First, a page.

As the dust starts to settle from all this economic upheaval and focuses have turned to how the UK economy will recover from COVID-19, have we forgotten some of the people and businesses that need dependable connectivity the most?
Rural areas have been patiently waiting for high-speed internet services for years already, and with limits to travel and engineer availability, will our green belt homes and businesses be left behind?
Effects of COVID
While this blog is based on published facts & figures from November 2019, Ofcom also looked into network performance through March this year. Specifically, the weeks before and after the Lockdown was initiated.
The good news is that for 99% of us, there was little change. Average download and upload speeds only fell by 2% and 1% respectively. In comparison, latency was 2% higher; meaning that while bandwidth remained steady, there were only slightly longer delays in getting information from A to B, even in rural areas.
Oh, and bear in mind that we’re talking milliseconds here. So, for the most part, consumer and business connections have performed as well as could be hoped for.
The dips in bandwidth you can see in the graph above are for largely external factors. For example, the sharpest drop you can see (10/03) for instance, was actually caused by a massive 50 Gb update to a popular game, Call of Duty: Modern Warfare, hogging bandwidth up and down the country, though it did seem to affect some ISPs more than others.
Obviously, the Lockdown has scuppered other aspects of connectivity services too. The National Lockdown in India caused many operations, BT’s included, to operate skeleton crews on customer service and provisioning lines, meaning long delays for issues or number porting. Social distancing rules will have also prevented new infrastructure from being installed until businesses could source PPE and implement safe working practices at all times.
Is there really much of a difference between rural and urban internet?
In a word, yes.
Comparing the average download speeds couldn’t make it any clearer. The average urban peak-time speed (74.6Mbit/s) is almost double its rural counterpart (38.5Mbit/s). Plus, nearly a quarter of rural connections average under 10 Mbit/s, which is Ofcom’s absolute minimum definition of a ‘decent’ internet connection. But what’s the cause? Primarily, the types of technology used in those areas.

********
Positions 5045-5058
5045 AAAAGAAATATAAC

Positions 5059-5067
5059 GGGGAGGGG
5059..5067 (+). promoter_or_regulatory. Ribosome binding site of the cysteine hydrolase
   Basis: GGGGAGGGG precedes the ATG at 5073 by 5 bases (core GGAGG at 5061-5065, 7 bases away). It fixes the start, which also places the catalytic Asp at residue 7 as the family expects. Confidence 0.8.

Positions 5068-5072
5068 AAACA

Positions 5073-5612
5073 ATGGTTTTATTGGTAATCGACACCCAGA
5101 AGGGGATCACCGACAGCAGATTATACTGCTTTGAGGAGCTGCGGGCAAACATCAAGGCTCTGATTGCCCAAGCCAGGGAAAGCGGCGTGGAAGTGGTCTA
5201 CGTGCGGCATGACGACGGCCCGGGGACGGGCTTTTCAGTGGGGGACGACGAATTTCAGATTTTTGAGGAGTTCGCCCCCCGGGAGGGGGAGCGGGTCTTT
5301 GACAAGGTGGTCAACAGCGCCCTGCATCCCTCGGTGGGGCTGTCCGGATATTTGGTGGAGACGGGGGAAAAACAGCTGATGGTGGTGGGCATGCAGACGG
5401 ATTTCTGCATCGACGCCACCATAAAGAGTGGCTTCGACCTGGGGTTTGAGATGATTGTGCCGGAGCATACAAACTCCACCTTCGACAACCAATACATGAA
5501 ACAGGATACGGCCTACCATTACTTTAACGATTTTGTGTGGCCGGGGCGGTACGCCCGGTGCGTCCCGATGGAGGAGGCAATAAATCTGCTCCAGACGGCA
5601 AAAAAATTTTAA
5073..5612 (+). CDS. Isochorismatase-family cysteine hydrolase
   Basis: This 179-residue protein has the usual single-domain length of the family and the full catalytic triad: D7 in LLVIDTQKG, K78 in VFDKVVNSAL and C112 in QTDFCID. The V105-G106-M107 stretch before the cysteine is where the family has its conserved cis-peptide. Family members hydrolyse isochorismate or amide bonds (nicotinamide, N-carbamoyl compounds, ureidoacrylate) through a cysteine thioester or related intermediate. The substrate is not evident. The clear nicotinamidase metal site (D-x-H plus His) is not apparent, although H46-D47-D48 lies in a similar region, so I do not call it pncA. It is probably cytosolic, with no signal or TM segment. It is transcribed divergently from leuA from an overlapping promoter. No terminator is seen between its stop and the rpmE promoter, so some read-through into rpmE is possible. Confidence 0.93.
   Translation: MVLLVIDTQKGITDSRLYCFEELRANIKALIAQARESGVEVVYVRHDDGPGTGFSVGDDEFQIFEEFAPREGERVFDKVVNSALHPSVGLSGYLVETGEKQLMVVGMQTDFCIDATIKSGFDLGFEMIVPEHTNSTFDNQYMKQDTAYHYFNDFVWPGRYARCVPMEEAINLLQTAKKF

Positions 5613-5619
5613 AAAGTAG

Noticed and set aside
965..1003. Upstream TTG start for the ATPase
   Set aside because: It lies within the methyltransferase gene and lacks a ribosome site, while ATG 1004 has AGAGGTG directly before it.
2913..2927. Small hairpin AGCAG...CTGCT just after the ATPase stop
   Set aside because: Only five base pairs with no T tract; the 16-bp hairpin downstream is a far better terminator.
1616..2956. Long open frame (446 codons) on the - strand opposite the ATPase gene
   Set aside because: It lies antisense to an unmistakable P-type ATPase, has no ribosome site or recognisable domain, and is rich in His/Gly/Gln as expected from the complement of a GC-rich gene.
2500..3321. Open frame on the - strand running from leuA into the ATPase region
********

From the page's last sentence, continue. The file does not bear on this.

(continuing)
When copper signals, like those in a typical Broadband connection, have to travel over long distances, the clarity of the 1’s and 0’s starts to attenuate or in other words, degrade. While non-degrading alternatives like fibre are available, they can be prohibitively expensive to install for ISPs without known, pre-existing demand. Or in the case of 4G for example, both operators and users are still having to rely on existing infrastructure where historically, investment has been lacking in rural areas.
What can be done for the time being?
The good news is that the gap is narrowing and as the availability and popularity of superfast broadband & fibre services increases in rural areas, those average will increase too.
“Superfast broadband services were available to 98% of urban premises in January 2020, compared to 80% in rural area. But this is expected to increase following the UK Government and four mobile network operators’ agreement to develop a shared rural network.”
While this may address issues in years to come, there is a need for high-performance connectivity now, and COVID will have delayed infrastructure work that was already in progress or at the planning stage in March. The shared rural network mentioned in the quote above will have a significant effect too, combining all operators into a single network ideal for rural users and the emergency services. But, not until the finer points are ironed out, and a plan (that is yet to be formed) is put into action.
For the time being, homes and businesses that need high-speed connectivity could look to 4G, depending on coverage in their area. If anything, this scenario is better for rural areas as it means less mess, installing cables in and outside the home and can be set-up very quickly. Depending on the agreement, SIMs may also be carrier agnostic, like in Vaioni’s 4G service, meaning that whichever network has the most robust connection will be used for the service. Plus, if weather changes or outages affect the signal strength, the SIM can move on to a different service, if required.
Right now, and not costing much – if any money at all – users can optimise their current connection by testing their router and its placement. Older routers may be working off ageing Wi-Fi standards like 802.11n, for example, and are therefore unable to provide the quickest connection between device and router.
Also, the router’s location can have a significant effect on signal strength. Try moving your hub away from any broadcast interference – microwaves, cordless phones, other Wi-Fi devices – so that it can broadcast a clearer signal. Also, limit the number of walls or obstacles the signal has to pass through to reach your devices.
*all statistics gathered from Ofcom: https://www.ofcom.org.uk/__data/assets/pdf_file/0038/194897/uk-home-broadband-performance.pdf